I’ve got you under my skin…

The last time I had a photo of piansip in an earlier post, somebody said it was shui gao. Heavens no! They’re two totally different things…or perhaps, not exactly totally as they’re both meat dumplings. Let’s just say that this is the Sibu Chinese (Foochow) variation of the wantan dumplings that are better known in West Malaysia, Singapore and elsewhere.

The piansip skin is a lot thinner than shui gao or sio bee/siew mai. In fact, you can buy the skin at the wet market here in Sibu but you have to specify clearly that you want the piansip phoi (skin) and not the sio bee ones as you cannot use one to substitute for the other and if I’m not mistaken, the skin for wantan is firmer and slightly yellowish because of the egg content. Piansip skin is more or less white or at least, not as yellowish.

Usually, we just use the pieces of skin to wrap minced meat and throw them into boiling water. Add salt and msg and sprinkle fried onions and chopped spring onions and there you have it! Piansip soup! You can even buy the dried piansip skin in big pieces and plastic-wrapped  from the supermarket. Cook that with clear bone soup and you’ll get more or less the same thing.

However, they do it differently at the noodle stalls in the coffee shops. They will put a bit of lard, chio cheng (light soy sauce) and msg in a bowl and add clear bone soup…and they will cook the piansip in boiling water, drain and add them to the soup mixture in the bowl. Sprinkle fried onions and chopped spring onions and it’s ready to be served…

Soon Hock's piansip soup

Of course if you’re having piansip in the shops, do not expect to find a lot of meat in them. Take a look at them making the piansip – they will take the skin, scrape a bit of minced meat using a spatula (an ice cream stick, that is) and apply a thin layer of it onto the skin before rolling it up. I think in comparison,  I usually have more peanut butter on my bread.

And if you do not like soupy stuff, you can always order the dry version instead…

Soon Hock's piansip - dry

My daughter prefers hers this way but personally, I would like to have mine with kampua noodles or mee pok

Soon Hock's piansip mee pok

They do have deep-fried wantan at some places here in Sibu e.g. Singapore Chicken Rice. However, I do not know where they get the wantan skin from or whether they just use the locally-made piansip skin. But when it comes to piansip, my favourite is at Soon Hock’s…

Soon Hock coffee shop, Sibu

…at the Delta Commercial Centre, Jalan Pedada near my house and don’t worry! It certainly looks like the lady proprietor of that stall is keeping her hair short for good, so it is not likely that you’ll get a strand or two in your piansip. Anyway, she does not do the cooking very much these days – all she does is to collect and count the money and nag at her Foochow-speaking Indonesian helpers. Everytime after I have ordered what I want in Hokkien, the young Indon girl at the helm would confirm in Foochow saying, “Pian sik pak pak puak lak?” (Piansip…white – not with black soy sauce, that is and mixed with chilli?) LOL!!! It’s amazing how they can pick up the dialect so quickly and that well too, considering that the Foochow intonation is one that is not so easily mastered.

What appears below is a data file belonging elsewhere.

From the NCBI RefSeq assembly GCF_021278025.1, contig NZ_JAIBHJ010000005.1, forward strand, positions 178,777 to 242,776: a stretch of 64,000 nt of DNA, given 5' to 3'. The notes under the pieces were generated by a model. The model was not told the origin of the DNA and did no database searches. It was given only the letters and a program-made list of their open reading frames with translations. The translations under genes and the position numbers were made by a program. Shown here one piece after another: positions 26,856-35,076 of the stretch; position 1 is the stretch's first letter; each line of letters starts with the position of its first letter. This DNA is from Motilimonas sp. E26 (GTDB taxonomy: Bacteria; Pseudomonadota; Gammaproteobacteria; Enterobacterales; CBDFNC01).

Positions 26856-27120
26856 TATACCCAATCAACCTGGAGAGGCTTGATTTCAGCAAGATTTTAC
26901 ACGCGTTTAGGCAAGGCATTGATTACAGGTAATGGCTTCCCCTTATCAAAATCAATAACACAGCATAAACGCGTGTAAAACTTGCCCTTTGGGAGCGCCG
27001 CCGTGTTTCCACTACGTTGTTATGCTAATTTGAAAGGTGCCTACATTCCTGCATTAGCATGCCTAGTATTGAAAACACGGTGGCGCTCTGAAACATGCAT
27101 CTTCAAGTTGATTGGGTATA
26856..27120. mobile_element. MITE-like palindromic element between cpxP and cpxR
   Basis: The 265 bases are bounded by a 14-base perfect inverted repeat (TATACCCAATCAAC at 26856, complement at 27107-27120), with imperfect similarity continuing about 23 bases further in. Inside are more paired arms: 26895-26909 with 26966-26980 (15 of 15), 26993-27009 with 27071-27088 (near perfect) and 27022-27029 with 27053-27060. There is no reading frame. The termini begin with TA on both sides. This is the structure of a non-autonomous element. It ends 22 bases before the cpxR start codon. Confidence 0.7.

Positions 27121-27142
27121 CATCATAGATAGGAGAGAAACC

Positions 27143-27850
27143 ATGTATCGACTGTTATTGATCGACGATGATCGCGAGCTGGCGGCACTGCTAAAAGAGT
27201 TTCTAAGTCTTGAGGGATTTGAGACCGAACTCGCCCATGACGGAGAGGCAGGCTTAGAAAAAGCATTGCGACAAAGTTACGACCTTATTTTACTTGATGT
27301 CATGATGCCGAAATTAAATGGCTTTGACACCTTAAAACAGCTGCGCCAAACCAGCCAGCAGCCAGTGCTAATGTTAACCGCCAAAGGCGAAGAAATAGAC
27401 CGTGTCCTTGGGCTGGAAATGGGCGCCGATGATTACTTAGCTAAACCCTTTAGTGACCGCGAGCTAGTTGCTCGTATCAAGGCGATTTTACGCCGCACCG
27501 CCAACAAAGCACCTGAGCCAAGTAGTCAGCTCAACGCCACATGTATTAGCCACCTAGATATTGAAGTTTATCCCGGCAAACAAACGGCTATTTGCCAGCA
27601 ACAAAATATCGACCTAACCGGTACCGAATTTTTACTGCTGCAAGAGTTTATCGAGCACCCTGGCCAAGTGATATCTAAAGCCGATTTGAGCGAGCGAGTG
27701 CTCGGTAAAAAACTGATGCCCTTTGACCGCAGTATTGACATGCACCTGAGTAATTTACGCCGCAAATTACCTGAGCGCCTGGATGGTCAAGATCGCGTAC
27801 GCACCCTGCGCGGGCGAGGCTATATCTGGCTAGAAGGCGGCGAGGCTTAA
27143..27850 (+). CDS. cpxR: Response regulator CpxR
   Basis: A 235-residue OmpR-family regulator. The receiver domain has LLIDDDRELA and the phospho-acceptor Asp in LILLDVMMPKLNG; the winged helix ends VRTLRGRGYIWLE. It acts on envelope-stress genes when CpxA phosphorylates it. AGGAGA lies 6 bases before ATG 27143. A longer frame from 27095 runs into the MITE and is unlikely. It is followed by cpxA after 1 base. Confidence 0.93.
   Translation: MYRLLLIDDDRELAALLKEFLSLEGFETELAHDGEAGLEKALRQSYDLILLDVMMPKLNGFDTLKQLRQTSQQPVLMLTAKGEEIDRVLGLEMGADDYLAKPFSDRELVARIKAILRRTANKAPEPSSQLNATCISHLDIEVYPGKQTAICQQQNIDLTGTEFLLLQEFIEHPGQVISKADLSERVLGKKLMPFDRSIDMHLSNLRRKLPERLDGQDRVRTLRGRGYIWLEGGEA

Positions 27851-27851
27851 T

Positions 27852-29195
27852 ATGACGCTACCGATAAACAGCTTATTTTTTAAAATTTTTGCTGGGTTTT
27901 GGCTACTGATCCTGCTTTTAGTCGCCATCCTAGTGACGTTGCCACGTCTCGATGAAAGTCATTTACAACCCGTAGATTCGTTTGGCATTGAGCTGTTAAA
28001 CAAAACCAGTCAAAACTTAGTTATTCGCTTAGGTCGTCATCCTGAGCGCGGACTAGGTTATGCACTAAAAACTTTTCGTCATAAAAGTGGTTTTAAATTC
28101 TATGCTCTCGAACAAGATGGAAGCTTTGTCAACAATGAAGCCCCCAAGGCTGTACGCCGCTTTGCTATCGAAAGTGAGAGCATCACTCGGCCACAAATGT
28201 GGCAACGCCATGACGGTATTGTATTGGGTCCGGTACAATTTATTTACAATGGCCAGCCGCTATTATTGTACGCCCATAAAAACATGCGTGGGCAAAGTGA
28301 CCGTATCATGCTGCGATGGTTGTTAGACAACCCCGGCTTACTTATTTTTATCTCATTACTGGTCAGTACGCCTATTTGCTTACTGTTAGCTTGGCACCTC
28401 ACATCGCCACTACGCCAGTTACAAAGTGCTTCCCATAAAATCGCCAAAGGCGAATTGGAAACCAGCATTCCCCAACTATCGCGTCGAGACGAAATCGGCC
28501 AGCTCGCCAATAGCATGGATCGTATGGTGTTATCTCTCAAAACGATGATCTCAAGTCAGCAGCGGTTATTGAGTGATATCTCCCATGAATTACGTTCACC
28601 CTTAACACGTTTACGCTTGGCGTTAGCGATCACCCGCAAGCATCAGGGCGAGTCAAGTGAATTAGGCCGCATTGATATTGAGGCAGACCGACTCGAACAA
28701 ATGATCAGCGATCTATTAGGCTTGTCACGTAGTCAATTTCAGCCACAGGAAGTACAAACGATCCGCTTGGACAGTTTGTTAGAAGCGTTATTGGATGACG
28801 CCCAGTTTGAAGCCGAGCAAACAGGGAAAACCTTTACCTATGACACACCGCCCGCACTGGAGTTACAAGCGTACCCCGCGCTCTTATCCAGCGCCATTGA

Author: suituapui

Ancient relic but very young at heart. Enjoys food and cooking...and travelling and being with friends.

24 thoughts on “I’ve got you under my skin…”

  1. i prefer wantan over piansip…da latter’s skin is too thin for my liking i donno why…my dad was traumatized by da ‘wantan’ here le…

    Ya…the texture of the skin is different. My daughter likes piansip more, I think… I like both but maybe wantan more…as more meat inside! I’m a meat person! Not so much into skin! Hahahahahaha!!!

    Btw, you’re FC today! Hehehehehehe!!!! You beat the next two commentors to it!

  2. Wantan is more delicious o! :p Haha 😀 I’m not sure if we have piansip here in Malacca.

    You can just stick to your wantans. They’re more or least the same…and personally, I think they’re nicer! More meat…and some people add a bit of prawn! Nice! Think there’s a stall here doing that – fella from West Malaysia, not local Foochow!

  3. good morning STP, just to tell u that after reading this post, i know what i want for my breakfast later on… piansip surely out.. but make do with wan ton mee first… oooooohhhh… so hungri now… cabut from here first.. needs some other distractions!!

    I liked the wantan mee in Penang…but not what I had in KL – all that black sauce and oil surrounding the little bit of noodles…but I don’t mind wantan…anywhere! Yum! Yum! Nice! LOL!!!

  4. Over here in Kuching there is one stall set at home we called pek tiam tay (8 point earth, direct translation) selling very nice fried kiaw. I normally ordered kio chap pu kiaw (tomato fried kiaw).

    And as for the normal version, I prefer to have my pian nik with my kampua or mee pok rather than see-through char sio. More worth it. Hahaha! Nowadays I have my kolo mee with kiaw also 😀

    There was a restaurant here long long ago that served very nice sweet and sour fried wantan – the Royal Flush…but it had closed down. The one at SCR’s not bad…

  5. I can’t differentiate wantan and piansip.. I thought they are the same just with different names! LOL!

    The skin is different and they’ve got a lot more meat! Don’t expect Sibu Foochows to give you so much meat and charge you RM2.20 a plate only! How do you think they get to be so rich? Hahahahahaha!!! But tastewise, I guess they’re not too far different…only that here, you get more skin than meat.